Highlights of a Wildfire Interview with Bob Gray

by Ross Thrasher

Highlights of an Interview by Mary Kean with Wildland Fire Ecologist, Bob Gray in the GTEC Reader (Sept. 2023)

Since the release of the Filmon Report, a B.C. royal commission in response to the Okanagan fires of 2003, the extent of wildfires in this province and elsewhere has grown exponentially. For that reason the scale of fuel treatments, e.g. forest thinning and prescribed burns, recommended in the report has become totally inadequate. Moreover the current provincial funding programs are small and inflexible. A more holistic, scaled-up approach is required today, with a proactive, preventative focus rather than just reacting to wildfires as they flare up.

Broad leaf trees mixed with conifers in forest92% of British Columbia’s land is publicly owned, which makes it the Crown’s responsibility to manage the hazards in the forest. When trees are harvested, the species chosen for replacement planting are usually based on economics. In the interest of mitigating fire risk the focus needs to shift to increased biodiversity. For example, hardwoods like aspen, big leaf maple, alder, birch and cottonwood are moister and less flammable than conifers. The forest industry needs to adapt to the different product streams that these species represent.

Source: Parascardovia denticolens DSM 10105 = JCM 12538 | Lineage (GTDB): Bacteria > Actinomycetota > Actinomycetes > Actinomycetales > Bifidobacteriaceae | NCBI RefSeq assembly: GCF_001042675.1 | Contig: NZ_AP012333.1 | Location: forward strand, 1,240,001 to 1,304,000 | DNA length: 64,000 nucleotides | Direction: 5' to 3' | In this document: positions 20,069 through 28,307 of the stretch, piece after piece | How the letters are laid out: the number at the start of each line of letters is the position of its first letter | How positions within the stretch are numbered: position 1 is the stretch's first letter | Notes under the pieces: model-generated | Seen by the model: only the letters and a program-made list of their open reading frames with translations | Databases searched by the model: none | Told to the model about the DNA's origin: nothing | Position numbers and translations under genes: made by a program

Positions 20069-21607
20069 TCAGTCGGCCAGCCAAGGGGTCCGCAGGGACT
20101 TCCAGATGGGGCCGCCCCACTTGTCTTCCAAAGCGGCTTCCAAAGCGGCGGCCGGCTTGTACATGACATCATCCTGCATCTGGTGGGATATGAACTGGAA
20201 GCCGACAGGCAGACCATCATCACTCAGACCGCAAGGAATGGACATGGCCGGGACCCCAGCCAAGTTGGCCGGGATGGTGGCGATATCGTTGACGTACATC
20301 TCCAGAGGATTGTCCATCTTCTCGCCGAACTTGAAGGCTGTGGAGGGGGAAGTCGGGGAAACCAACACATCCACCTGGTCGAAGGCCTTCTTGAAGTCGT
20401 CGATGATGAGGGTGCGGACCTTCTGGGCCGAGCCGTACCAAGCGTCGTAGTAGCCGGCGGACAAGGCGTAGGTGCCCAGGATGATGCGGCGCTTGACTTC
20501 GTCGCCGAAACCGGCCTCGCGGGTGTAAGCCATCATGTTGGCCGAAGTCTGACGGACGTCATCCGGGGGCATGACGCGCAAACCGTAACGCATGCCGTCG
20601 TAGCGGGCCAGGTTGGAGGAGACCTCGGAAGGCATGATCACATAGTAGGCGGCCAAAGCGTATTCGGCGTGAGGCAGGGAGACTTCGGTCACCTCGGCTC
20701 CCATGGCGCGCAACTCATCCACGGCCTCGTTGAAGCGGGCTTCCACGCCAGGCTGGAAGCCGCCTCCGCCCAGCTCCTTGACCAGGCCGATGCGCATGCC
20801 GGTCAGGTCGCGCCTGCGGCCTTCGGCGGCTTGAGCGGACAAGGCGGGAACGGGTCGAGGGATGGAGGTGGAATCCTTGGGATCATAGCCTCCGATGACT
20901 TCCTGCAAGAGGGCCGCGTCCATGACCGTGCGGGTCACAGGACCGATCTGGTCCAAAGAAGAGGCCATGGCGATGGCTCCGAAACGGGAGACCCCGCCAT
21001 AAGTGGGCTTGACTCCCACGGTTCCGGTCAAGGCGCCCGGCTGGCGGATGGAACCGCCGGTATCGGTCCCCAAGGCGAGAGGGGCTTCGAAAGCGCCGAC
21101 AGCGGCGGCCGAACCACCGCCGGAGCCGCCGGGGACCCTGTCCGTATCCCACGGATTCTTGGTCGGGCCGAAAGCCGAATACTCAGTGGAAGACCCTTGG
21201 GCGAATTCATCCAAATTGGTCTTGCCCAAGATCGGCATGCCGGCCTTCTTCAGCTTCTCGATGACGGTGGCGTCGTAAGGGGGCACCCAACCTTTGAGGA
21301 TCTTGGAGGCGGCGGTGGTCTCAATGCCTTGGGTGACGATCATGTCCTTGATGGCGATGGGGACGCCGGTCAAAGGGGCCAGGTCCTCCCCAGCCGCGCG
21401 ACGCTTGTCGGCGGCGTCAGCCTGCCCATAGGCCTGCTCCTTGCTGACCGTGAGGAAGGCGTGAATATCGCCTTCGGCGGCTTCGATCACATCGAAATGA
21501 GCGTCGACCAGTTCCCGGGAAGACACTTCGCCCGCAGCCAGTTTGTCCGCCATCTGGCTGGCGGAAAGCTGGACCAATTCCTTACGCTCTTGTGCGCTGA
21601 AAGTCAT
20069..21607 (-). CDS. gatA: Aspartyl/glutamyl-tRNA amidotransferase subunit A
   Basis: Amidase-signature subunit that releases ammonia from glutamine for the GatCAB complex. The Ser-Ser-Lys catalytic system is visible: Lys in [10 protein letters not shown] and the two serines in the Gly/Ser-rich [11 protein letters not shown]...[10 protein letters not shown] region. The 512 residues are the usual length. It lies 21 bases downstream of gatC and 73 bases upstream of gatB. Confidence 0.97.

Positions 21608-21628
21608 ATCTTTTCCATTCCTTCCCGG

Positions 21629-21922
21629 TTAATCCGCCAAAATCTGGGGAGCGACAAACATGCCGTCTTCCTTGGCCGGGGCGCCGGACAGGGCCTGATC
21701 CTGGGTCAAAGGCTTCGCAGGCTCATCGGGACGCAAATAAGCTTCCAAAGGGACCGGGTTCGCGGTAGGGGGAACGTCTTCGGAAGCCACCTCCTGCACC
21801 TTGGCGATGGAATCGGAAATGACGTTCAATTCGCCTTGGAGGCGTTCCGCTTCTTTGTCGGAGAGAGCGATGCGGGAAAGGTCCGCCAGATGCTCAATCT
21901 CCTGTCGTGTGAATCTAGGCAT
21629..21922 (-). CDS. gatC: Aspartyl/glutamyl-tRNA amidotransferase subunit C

In today’s drier conditions, mega wildfires are posing greater threats to urban areas. They burn hotter and move faster. The two-kilometer buffer zone in the Filmon Report allows only minutes for urban-dwellers to evacuate. The area of fuel treatment in the wildland-urban interface needs to be expanded to 10 km. or more, depending on the size of the community and its egress routes.

Urban forest in British ColumbiaWith climate change, wildfires are starting earlier in the spring and burning longer and larger. People need to understand that this is typical now, and to be better prepared to evacuate on short notice.

From a government perspective, the task of fire suppression is expensive and dangerous, but the additional costs of replacing infrastructure and attending to the ongoing health impacts are many times higher. A more integrated preventive approach is an urgent priority from a budget standpoint.

Indigenous peoples have been wise stewards of the forest for many centuries. Indigenous practices of forest thinning and prescribed burning should be emulated.

A national firefighting force should be established not just for fire suppression, but also for year-round field work, training and liaison with local communities, as well as the implementation of preventative approaches. Wildfire mitigation requires stable funding and coherent planning.

Read or listen to the entire interview with Bob Gray in the GTEC Reader, September 2023 issue.

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